Tuesday, January 30, 2024

50th wedding anniversary ski trip

Mt Blanc seen from col du Balme

 In this day and age being married for fifty years is an achievement in its self.  Going off-piste skiing as part of the celebration is possibly unique.

Fiona & Reuben celebrating 50 years of marriage.

Yet over quite a few years Reuben and Fiona have skied on their wedding anniversary with me and they could not see any reason to not continue in the same vein.

On our first day together we skied at Le Tour and combined this with a delicious lunch at the Cafe Comptoir in Vallorcine.  

On our second day we headed round to Les Contamines where despite the recent warm weather the snow cover was impressive- although strange to be skiing wonderful spring snow in late January.

On our third day we skied at Les Grands Montets.  The snow was firm, but because the resort faces north it wasn't icy and we did a lot of skiing before arriving at the "Cremerie"for a late lunch.

They are both an inspiration to anyone who thinks that they should retire from skiing , let alone off-piste skiing.

Thursday, January 25, 2024

End of an Era

 We traveled to Klosters to ski, but also for a "pilgrimage." We were there to say a last goodbye to the last remaining flying Granny who died in July last year. Sue Mills had skied there for over 50 years; at first with friends, then with her late husband and then when her daughter Jane married a mountain guide, me.

Looking out over Serneus towards the Austrian border.

It was in her 60’s that she had a renaissance and together with a group of likeminded women she formed the  "Flying Grannies."  Possibly the most famous group to ever grace the Klosters slopes.  They aquired their name because they use to do quite a lot of heliskiing in other parts of the alps too. Yet Klosters was thier spiritual home.  Mind you they were never seen on the pistes only off the  pistes.  [Pistes were too icy and there were too many people who might crash into them they said.]

My wife Jane and I drove from Chamonix and  met Bill and Henny at the famous Wynegg Hotel. The only place Sue and the flying Grannies ever stayed.  Sadly it was not possible for Mary, Sue's forth child to make the journey from Hong Kong where she lives.

This is what -Vanity Fair magazine wrote about the Hotel Wynegg:

The hotel was famous for as much for its formidable owner but also its list of famous guests.

Ruth Guler (1930-2015) was a Swiss skier and hotelier who ran the Hotel Wynegg in Klosters, which regularly hosted members of the British Royal Family. Guler was born and raised in Klosters, and inherited the Wynegg from her parents. She learned English at a British language school and found work as an au pair before taking on the management of the hotel after her father's death.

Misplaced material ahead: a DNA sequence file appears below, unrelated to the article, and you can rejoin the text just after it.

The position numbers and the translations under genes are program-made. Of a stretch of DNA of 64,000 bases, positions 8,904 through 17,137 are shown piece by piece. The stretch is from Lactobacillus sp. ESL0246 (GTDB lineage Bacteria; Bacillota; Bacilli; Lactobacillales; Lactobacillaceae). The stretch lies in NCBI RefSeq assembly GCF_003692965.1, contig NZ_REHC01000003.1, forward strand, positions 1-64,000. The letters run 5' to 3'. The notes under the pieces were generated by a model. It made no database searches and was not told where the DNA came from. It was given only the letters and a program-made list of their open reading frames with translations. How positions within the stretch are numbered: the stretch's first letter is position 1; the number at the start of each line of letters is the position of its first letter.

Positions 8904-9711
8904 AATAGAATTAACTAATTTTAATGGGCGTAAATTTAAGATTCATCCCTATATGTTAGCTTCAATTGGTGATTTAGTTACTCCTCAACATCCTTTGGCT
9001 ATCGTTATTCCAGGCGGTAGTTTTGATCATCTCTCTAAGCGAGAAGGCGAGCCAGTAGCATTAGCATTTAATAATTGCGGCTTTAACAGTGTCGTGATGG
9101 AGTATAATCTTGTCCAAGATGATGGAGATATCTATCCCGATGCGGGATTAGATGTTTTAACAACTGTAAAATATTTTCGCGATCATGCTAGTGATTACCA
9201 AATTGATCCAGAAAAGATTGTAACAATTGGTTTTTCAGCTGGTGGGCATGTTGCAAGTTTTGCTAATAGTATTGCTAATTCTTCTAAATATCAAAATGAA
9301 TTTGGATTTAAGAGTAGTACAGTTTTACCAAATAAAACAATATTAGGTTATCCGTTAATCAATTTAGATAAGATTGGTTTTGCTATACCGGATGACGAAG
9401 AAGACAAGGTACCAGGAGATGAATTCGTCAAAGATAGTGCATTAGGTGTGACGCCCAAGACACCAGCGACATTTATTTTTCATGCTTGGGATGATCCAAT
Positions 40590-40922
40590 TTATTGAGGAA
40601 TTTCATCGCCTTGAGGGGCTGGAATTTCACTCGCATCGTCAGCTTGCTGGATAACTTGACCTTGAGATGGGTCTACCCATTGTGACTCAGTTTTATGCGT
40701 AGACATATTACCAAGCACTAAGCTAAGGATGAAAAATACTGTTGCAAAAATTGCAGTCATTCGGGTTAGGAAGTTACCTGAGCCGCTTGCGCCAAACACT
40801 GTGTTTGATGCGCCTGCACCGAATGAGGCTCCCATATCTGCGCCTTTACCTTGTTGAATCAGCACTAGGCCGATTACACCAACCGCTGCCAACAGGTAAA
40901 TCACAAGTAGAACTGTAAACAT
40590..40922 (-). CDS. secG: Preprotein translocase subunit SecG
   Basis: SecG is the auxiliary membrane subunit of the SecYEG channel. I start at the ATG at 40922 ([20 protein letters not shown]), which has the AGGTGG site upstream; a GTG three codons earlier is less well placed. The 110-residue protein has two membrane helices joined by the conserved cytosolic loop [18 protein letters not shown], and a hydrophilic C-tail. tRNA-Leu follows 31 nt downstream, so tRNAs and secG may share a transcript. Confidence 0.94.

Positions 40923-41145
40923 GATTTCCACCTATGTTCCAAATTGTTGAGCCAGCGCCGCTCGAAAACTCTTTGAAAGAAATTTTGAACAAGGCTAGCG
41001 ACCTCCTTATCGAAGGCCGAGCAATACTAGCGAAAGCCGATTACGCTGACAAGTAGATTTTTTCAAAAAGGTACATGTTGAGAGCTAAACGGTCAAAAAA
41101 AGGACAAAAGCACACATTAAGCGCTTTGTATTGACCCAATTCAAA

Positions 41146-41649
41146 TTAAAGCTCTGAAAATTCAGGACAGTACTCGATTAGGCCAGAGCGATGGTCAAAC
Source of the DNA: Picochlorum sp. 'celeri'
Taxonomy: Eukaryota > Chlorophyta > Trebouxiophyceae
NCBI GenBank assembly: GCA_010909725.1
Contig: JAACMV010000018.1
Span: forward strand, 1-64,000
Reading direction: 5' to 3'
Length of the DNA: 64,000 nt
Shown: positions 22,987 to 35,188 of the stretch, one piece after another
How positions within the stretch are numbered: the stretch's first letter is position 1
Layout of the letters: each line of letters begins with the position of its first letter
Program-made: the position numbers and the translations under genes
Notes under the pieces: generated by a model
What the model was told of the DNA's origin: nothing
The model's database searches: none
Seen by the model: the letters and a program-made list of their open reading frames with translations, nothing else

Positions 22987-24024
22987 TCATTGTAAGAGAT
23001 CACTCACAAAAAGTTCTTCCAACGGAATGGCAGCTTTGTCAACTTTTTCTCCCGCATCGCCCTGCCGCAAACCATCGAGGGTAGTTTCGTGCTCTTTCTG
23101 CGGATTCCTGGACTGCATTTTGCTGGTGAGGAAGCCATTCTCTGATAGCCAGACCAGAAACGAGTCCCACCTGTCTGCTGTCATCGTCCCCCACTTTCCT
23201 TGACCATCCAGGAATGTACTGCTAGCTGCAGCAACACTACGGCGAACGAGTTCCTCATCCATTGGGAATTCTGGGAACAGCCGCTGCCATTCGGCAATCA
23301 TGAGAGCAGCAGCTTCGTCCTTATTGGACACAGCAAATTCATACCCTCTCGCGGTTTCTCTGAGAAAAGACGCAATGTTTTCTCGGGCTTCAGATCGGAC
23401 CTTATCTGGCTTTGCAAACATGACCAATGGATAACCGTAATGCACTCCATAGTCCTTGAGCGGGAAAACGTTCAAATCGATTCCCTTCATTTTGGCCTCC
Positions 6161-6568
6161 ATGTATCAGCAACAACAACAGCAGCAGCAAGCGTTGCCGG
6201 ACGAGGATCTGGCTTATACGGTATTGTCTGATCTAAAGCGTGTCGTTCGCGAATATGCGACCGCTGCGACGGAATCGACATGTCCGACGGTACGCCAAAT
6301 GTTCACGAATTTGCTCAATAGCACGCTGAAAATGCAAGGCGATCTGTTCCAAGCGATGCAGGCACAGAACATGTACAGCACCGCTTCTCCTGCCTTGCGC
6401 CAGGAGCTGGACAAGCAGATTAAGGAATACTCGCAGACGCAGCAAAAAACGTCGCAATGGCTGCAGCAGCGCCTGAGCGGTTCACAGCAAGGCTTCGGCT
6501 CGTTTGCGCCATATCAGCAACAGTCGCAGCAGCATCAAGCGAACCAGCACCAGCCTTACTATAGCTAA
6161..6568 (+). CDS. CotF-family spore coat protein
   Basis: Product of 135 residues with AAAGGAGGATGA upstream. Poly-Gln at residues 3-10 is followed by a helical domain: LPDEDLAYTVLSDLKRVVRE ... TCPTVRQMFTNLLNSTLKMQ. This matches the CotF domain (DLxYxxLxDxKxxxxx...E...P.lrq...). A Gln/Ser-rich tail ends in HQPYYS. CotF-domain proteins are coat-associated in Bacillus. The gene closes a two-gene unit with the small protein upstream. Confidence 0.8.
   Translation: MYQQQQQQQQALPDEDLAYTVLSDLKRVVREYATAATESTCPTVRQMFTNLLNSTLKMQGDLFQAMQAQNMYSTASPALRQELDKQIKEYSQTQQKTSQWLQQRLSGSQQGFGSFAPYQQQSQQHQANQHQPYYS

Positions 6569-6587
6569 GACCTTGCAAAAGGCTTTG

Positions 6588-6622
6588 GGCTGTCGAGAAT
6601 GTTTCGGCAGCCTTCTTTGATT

She was the only female at the local ski school in the early 1950s, during which time she regularly participated in secret upper-class events. Guler also enjoyed watching the racing at Royal Ascot. She was friends with royalty, particularly Charles Ill as the Prince of Wales and Princess Diana who also liked staying at the Wynegg.

Guler was known for her no-nonsense approach to hotel man-agement. The playwright Robert L.Joseph described her as 'diva-like.

She kept the facilities at the Wynegg basic and ensured rigid discipline. Guests arriving with snow on their boots would be reprimanded and told to brush it off outside. On several occasions, she threw drunk guests out into the street, at another time, she refused to give a newlywed couple a double bed, saying *You are not here to sleep; you are here to ski". 

Socialite Tara Palmer-Tomkinson said Guler ran the hotel like a boarding school, throwing guests out of bed at 8 am and saying "Come on, get up!"

Though royalty stayed at the Wynegg regularly, she treated them no differently from any other guests, saying that "otherwise, they'd tear the place down". 

She loved the British sense of humour and the, particularly its eccentric-ity, and despite her stern demands Ruth was popular with the regular guests including the royals.

 In 2013, due to ill health, Guler retired from managing the Wynegg, leaving the running of it to three locals, a popular choice in Klosters.

She died on 10 February 2015, having never married, and without children.